BREAKING NEWS. Bollywood has been hit by a hurricane that might shake its foundations and mark the beginning of the end of the Hindi films as we know them. The unapologetic culprit and the man behind all the would-be demolition is director Dibakar Banerjee, the fearless iconoclast cocking a snook at Bollywood corn and in the same swipe laying down the blueprint of the brave new Hindi cinema of the future with his mind-blowing, voyeuristic, pulpy, three-part portmanteau flick Love Sex Aur Dhokha. Bollywood films have never been this trippy, this awesome, this brutally real, and yet - I dare say - this entertaining before. Hats, caps, wigs and everything off to you, Dibakar.
Beginning with no less than a tongue-in-cheek spoof of the longest running Hindi film, Dilwale Dulhaniya Le Jayenge, Banerjee paints a moving love story between a filmmaking student (Anshuman Jha) and the rich heroine (Shruti) of his diploma film titled ‘Mehendi Laga Ke Rakhna’. Like ‘DDLJ’ there’s parental opposition here too. But in the real world not every Raj gets his Simran.
The second story, captured through CCTV cameras, is set in a departmental store where a male employee (Raj Kumar Yadav) wants to make a sex clip with a female colleague (Neha Chauhan) and sell it to repay his debts. But the trouble is that between sex and dhoka, love interferes.
The third story, shot on spycams, is about a journalist (Amit Sial) who wants to end his life but bumps into a suicidal (Arya Devdutta) a wannabe item girl who’s been betrayed by a rap singer (Herry Tangri) after warming his couch for a break in a music video.
All the three stories intersect at different points and every intersection is captured from a different perspective in each tale. It’s a screenplay (by Dibakar and Kanu Behl) of sheer brilliance. And mind you, every one of the three stories has an element each of love, sex and dhoka. But of all, love, it must be said, stands out most poignantly. There’s tragic love, jealous love and restrained love. There’s conjugal sex, scandalous sex and quid-pro-quo sex. Likewise there’s dhokha from the most murderous to the most deserving kind. ‘LSD’ packs it all with a smattering of some addictive tunes from composer Sneha Khanwalkar in 1-hour-38-minutes of its running time.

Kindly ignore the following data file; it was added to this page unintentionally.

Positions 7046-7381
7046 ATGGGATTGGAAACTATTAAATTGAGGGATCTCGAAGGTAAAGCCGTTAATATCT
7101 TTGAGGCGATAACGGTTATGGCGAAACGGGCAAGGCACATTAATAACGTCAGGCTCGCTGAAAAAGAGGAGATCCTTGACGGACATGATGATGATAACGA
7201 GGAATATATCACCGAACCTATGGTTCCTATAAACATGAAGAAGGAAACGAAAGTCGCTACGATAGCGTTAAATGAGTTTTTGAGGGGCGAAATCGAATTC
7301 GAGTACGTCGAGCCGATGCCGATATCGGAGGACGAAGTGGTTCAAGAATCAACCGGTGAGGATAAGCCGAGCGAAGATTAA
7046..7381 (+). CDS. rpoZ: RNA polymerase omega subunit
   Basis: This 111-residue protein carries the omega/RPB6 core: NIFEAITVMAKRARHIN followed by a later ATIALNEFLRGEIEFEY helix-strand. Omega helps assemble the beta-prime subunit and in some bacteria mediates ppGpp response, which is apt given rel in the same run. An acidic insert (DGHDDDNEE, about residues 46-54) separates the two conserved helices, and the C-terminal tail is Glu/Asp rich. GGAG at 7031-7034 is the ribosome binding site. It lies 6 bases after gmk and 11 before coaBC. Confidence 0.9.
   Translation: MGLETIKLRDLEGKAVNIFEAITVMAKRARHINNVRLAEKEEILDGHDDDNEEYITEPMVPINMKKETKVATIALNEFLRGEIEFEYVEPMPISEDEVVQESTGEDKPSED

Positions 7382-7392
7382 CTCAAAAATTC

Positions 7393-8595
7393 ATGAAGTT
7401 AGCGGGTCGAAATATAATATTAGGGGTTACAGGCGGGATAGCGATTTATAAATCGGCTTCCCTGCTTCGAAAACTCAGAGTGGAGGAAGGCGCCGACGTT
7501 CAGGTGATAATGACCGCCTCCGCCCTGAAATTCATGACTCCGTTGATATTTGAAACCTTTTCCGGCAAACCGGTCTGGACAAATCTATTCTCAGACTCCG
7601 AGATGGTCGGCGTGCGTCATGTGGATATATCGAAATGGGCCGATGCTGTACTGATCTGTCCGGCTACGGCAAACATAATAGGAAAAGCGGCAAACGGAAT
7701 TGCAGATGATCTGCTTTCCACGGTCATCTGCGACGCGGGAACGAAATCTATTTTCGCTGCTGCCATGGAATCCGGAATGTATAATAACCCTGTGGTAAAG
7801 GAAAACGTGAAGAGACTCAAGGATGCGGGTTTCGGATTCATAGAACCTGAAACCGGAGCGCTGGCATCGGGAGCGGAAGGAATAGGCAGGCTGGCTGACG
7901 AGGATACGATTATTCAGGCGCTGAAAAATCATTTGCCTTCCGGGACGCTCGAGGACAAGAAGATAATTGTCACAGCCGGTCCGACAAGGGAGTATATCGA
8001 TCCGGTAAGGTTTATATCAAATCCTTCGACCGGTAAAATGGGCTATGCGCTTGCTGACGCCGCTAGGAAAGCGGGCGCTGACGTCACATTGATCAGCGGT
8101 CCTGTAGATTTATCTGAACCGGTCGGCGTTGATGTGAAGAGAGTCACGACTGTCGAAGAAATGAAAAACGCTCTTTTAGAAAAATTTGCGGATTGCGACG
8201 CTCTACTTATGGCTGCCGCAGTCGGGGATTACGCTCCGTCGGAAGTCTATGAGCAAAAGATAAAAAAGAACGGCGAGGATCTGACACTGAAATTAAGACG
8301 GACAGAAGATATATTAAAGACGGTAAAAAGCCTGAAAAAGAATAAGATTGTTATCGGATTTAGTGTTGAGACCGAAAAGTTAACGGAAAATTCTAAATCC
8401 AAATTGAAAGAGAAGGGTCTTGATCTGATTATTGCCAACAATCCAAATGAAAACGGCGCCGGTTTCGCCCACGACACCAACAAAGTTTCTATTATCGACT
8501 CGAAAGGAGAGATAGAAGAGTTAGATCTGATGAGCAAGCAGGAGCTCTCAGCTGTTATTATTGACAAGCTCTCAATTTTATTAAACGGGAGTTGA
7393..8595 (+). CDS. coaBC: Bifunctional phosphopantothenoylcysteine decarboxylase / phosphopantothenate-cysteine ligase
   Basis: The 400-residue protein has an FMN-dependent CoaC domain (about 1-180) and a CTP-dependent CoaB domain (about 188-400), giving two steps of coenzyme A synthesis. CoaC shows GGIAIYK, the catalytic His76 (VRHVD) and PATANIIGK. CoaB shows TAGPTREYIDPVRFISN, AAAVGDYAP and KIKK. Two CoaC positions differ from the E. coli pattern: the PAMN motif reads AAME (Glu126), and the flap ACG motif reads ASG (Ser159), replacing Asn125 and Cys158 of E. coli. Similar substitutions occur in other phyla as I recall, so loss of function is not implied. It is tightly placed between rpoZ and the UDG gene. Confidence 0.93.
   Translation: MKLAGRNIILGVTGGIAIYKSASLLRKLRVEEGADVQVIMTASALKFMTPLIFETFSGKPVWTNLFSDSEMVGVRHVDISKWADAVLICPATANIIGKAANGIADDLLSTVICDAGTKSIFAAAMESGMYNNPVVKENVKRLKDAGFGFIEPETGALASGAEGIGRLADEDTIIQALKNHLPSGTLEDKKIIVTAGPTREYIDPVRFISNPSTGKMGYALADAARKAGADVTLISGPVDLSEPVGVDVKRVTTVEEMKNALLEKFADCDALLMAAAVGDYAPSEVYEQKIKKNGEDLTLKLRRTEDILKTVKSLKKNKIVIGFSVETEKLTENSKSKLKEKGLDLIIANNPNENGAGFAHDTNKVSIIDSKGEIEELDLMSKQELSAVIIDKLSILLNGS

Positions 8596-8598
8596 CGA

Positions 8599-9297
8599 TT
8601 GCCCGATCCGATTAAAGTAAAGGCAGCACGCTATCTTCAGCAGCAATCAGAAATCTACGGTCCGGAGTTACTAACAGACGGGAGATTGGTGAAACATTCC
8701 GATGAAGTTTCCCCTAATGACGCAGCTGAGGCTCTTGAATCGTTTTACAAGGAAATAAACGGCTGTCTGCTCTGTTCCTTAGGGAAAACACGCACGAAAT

The ensemble cast in the movie is near perfect. There’s hardly any hint of acting in any performance, and a part of the credit should be given to the script that’s penned with lines straight out of life. But the actors that leave an impression are Anshuman Jha, Raj Kumar Yadav, Neha Chauhan and Arya Devdutta. Since camera is almost a ubiquitous character in LSD, kudos to cinematographer Nikos Andritsakis for his shaky, hand-held, jerky, raw, in-your-face, and at timed out-of-focus camerawork.
Director Dibakar Banerjee kicks opens a new door to the way stories are told on celluloid in India. And yet he never lets the content dilute in the tangle of the form. Subtle ironies run through the plot. Note how in the first story the buoyant proclamation of the girl’s authoritarian father “Go! Live your life” to his daughter and her lover stands in sharp contrast to the way the love story ends. LSD has many more such gems that call for reviewing for better appreciation.